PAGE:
My Private Student Loan Application Was Denied, Why? Oh, And Now What?

By: Bryan Lee, UHEAA

 

 

If you were recently denied on a private student loan application, don’t be discouraged! You still have options. Rejection is hard for anyone – and it happens to everyone. First we’ll discuss the common reasons for a private student loan app being denied and then we’ll get into what steps you should take moving forward in order to get approved next time.

 

Don't Give Up Yet

 

Possible Reasons For Application Denial.

Lenders use various methods to determine whether an application gets approved or denied. Most private student loan lenders look at a similar set of measures…

 

1. Unable to Meet Credit Criteria

A credit score is not a simple finite number. There are different models for a “credit score”, which depend on each credit bureau. If you request a credit report from a particular credit bureau, it may not be the same as what the lender received from a different credit bureau. The three credit bureaus in United States do not always provide the same credit score for each individual. You should check your reports from at Experian, Equifax, and TransUnion every year, which you can do for free at AnnualCreditReport.com.

 

2. Inadequate Income

Even as a student, you have to make a certain income to prove you can afford necessary loan payments. Usually, lenders don’t want you to accrue debt unless they know you can afford it. There is an option for unemployed or low-income students to re-apply for a loan with a cosigner. Applying with a creditworthy cosigner shows the lender that there is a financially dependable party who has agreed to be held responsible for the loan back if you are unable to afford it yourself.

 

3. High Debt-to-Income Ratio

Lenders examine your debt-to-income ratio to compare your outstanding debts versus your income. Having a higher amount of debt, indicates to the lender you might have difficulty with monthly payments.

 Did you know that lenders look at your credit report and rent payments when determining your debit-to-income ratio? They do not look at cell phone bills or utilities.

 

 

My Application Was Denied, What’s Next?

1. Re-apply With a Credit Worthy Cosigner

If you’re a young student you may need a cosigner —This is common for private loan applications. There is only so much a college student can possibly do to build credit while in school. Find a creditworthy cosigner to help you out. When it comes to finding a cosigner, it’s a matter of asking the right person. Asking relatives like parents, grandparents, or other close family members is a good place to start.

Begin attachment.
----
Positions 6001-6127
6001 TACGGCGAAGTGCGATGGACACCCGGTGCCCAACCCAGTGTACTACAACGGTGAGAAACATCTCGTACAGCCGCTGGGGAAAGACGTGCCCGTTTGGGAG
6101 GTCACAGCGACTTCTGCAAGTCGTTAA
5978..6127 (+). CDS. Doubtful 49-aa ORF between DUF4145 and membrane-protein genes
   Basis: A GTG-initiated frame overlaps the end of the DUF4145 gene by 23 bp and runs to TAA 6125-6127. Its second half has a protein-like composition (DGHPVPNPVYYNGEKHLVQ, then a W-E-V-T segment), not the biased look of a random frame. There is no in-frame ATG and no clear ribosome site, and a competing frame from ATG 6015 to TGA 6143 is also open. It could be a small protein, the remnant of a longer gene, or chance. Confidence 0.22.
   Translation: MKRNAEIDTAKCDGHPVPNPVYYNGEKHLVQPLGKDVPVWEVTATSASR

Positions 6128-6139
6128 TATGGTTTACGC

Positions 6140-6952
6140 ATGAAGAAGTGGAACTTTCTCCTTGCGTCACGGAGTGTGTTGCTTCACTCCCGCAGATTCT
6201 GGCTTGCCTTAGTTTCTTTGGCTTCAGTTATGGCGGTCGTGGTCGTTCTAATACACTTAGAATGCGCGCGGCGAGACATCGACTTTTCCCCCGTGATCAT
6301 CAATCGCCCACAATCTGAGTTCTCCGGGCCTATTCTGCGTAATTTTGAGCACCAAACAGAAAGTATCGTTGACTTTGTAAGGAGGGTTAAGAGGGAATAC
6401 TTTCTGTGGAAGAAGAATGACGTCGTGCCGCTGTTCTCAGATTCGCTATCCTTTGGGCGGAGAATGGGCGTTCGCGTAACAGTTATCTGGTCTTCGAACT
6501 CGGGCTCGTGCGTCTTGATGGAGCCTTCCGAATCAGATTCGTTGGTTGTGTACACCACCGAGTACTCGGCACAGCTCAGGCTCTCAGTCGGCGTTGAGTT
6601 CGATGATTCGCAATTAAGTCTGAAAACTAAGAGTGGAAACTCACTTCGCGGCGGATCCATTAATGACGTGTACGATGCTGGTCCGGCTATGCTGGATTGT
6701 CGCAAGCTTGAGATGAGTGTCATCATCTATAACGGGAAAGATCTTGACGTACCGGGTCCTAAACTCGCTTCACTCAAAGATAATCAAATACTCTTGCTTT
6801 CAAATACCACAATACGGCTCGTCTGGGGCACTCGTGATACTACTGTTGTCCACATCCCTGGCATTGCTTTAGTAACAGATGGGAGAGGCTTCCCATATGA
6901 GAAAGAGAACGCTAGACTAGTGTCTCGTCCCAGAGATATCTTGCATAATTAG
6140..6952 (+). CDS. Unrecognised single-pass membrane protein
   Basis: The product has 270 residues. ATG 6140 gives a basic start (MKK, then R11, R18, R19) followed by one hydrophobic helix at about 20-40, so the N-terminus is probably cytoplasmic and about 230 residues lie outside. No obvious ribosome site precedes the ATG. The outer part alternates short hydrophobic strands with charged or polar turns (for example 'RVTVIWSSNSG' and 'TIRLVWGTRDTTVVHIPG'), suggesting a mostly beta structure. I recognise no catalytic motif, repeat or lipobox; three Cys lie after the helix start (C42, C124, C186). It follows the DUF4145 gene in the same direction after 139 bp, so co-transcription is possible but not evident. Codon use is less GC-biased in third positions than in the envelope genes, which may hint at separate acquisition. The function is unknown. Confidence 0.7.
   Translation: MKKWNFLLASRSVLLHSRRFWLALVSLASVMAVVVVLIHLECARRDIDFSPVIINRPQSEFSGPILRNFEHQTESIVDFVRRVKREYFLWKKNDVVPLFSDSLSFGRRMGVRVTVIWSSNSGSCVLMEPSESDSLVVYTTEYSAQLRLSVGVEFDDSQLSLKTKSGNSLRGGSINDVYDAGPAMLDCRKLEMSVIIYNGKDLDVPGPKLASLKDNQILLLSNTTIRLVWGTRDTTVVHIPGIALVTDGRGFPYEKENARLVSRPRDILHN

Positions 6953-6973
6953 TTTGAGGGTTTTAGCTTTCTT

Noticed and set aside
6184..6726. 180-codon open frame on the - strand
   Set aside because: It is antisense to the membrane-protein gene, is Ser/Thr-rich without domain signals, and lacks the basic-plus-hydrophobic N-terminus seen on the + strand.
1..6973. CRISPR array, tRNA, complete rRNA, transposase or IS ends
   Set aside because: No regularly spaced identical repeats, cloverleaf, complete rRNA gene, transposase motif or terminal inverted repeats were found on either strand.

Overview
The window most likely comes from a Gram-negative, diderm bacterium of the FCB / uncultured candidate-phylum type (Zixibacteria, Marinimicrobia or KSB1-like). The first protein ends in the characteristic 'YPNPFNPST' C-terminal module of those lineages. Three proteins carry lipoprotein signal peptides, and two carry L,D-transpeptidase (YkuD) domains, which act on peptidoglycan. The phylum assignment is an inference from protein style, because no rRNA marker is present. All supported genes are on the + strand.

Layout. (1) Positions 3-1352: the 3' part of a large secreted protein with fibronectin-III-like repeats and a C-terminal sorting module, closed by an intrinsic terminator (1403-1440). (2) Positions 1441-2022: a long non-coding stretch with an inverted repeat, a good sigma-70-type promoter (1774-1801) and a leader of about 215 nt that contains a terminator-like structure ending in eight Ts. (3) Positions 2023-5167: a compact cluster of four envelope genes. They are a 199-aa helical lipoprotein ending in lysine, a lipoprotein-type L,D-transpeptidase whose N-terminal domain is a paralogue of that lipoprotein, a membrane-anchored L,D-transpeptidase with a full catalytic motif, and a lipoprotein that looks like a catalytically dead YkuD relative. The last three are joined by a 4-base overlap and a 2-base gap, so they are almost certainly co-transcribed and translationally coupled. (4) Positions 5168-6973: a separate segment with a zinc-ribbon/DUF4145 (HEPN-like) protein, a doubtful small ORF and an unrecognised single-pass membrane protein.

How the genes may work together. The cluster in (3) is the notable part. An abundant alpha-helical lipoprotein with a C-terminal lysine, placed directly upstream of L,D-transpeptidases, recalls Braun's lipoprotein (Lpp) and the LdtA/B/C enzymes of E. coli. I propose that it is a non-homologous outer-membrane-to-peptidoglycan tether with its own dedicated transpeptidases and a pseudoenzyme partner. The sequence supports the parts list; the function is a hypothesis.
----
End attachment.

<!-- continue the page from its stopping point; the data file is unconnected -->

2. Contact Your Loan Provider

Most lenders will tell you the reason as to why you were denied. Give them a call and ask for more details if necessary. This will also give you an opportunity to ask about and learn what you’ll need to get approved.

 

 

Strive for Your Education.

Take time to evaluate your situation. Make a list of colleges that align with your financial situation and ability. It is very common for students to attend a community college for two to three years in order to pay lower tuition for general level courses and then transfer to a university to continue progress towards a bachelor’s and beyond.

Keep striving to complete your education and to obtain a brighter future for yourself. While you’re at it, be smart and stay within the boundaries of what you can afford. Your future self will appreciate your hard work, self-discipline, and financial wisdom!

 

Take Away Points:

Your loan application may have been denied because of…

  • Insufficient credit score/history
  • Insufficient income
  • High debt-to-income ratio

Possible Solutions:

  • Reapply with a creditworthy cosigner
  • Contact the lender to ask what is needed for approval

Out of options for private student loans?

  • Try to find a more affordable college
  • Complete your FAFSA and be sure to look for different financial aid options. Don’t hesitate to contact your school’s financial aid office.
  • Don’t let go of your passion and desire for a higher education.

 

It’s okay if applying for a loan to pay for school doesn’t work out for you. All that means is that you aren’t putting yourself in a position where you are taking on debt that you may not be able to afford. Keep pushing to complete (and pay for) your education at a pace that you can afford while making sure you have what you need to provide for yourself (and your family). Working and going to school is normal. Being a working college student is commonplace.